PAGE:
On March 21, 2016 the Supreme Court granted both the Claimant’s and the Employer’s Petitions for Allowance of Appeal in the matter of Protz v WCAB (Derry Area School District). In September of 2015 the Commonwealth Court turned the IRE process upside down by deciding that the use of the "current" edition of the AMA’s Guides to the Evaluation of Permanent Impairment was an improper and unconstitutional delegation of legislative authority to the AMA, and that the legislature must have meant that IRE’s were to be conducted under the Fourth Edition when it referred to the "current" version of the Guides.
With respect to the Claimant’s Petition for Allowance of Appeal, the question to be decided as framed by the Claimant is:
Whether the Commonwealth Court - after properly determining that
Section 306(a.2) of the Workers’ Compensation Act was unconstitutional -
erred in remanding the case to the Workers’ Compensation Judge with
instructions to apply the Fourth Edition of the American Medical
Association’s Guides to the Evaluation of Permanent Impairment when
neither Section 306(a.2) nor any other section of the Act ever references
Fourth Edition and its usage was not sanctioned by the Pennsylvania
In other words, the Claimant’s position is that the Commonwealth Court should have completely invalidated the IRE provision of the Act and should not have remanded for a determination under the Fourth Edition of the AMA Guides since Section 306(a.2) does not reference the Fourth Edition.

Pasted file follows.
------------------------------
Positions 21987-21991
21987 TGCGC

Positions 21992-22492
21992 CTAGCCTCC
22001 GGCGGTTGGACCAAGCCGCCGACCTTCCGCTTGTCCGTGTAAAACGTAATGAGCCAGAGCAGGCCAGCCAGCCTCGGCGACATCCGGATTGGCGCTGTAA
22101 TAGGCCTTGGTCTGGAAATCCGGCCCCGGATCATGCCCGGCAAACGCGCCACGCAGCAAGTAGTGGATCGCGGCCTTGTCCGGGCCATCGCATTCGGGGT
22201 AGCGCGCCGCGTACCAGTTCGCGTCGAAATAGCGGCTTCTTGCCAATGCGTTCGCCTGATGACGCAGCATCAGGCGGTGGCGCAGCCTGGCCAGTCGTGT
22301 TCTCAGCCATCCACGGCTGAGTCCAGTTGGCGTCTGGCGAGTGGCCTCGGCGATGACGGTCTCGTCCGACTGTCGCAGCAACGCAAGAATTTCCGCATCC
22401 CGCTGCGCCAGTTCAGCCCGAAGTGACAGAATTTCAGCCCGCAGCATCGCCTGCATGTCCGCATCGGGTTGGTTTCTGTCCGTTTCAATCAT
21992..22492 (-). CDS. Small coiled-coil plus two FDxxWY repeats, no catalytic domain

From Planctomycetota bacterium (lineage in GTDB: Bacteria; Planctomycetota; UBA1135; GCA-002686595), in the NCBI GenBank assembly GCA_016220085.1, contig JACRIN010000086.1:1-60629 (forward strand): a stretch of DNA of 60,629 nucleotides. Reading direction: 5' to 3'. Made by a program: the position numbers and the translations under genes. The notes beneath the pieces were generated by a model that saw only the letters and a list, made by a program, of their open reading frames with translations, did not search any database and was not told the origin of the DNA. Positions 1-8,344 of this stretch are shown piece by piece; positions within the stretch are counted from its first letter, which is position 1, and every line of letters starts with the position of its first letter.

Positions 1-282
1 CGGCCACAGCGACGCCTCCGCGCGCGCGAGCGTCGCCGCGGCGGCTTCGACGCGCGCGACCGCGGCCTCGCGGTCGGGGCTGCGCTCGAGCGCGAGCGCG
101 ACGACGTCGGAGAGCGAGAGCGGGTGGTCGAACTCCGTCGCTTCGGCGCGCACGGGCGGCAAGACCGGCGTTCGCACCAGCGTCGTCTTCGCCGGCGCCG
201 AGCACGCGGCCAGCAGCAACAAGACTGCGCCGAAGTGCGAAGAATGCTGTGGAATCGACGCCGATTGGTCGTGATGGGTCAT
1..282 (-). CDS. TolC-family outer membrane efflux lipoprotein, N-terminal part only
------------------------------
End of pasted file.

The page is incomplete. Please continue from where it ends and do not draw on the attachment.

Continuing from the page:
With respect to the Employer’s Petition for Allowance of Appeal, the question to be decided by the Supreme Court as framed by the Employer is:
Does Section 306(a.2) of the Pennsylvania Workers’ Compensation Act
unconstitutionally delegate the State Legislature’s lawmaking authority in
violation of Article II, Section 1 of the Pennsylvania Constitution by
incorporating the most recent edition of the AMA Guides to the Evaluation of
To rephrase, the Employer’s position is that the Commonwealth Court should have upheld the use of the "current" version of the AMA Guidelines which has been the practice since Section 306(a.2) was passed under Act 57 of 1996.
Obviously the Defense Community would prefer that the current practice, which has existed for the last twenty years since the passage of Act 57, continue. Until such time as the Supreme Court clarifies the constitutionality of the Impairment Rating provisions of the Act, we recommend that any IRE’s be conducted under both the Fourth and the Sixth Editions to the Guides.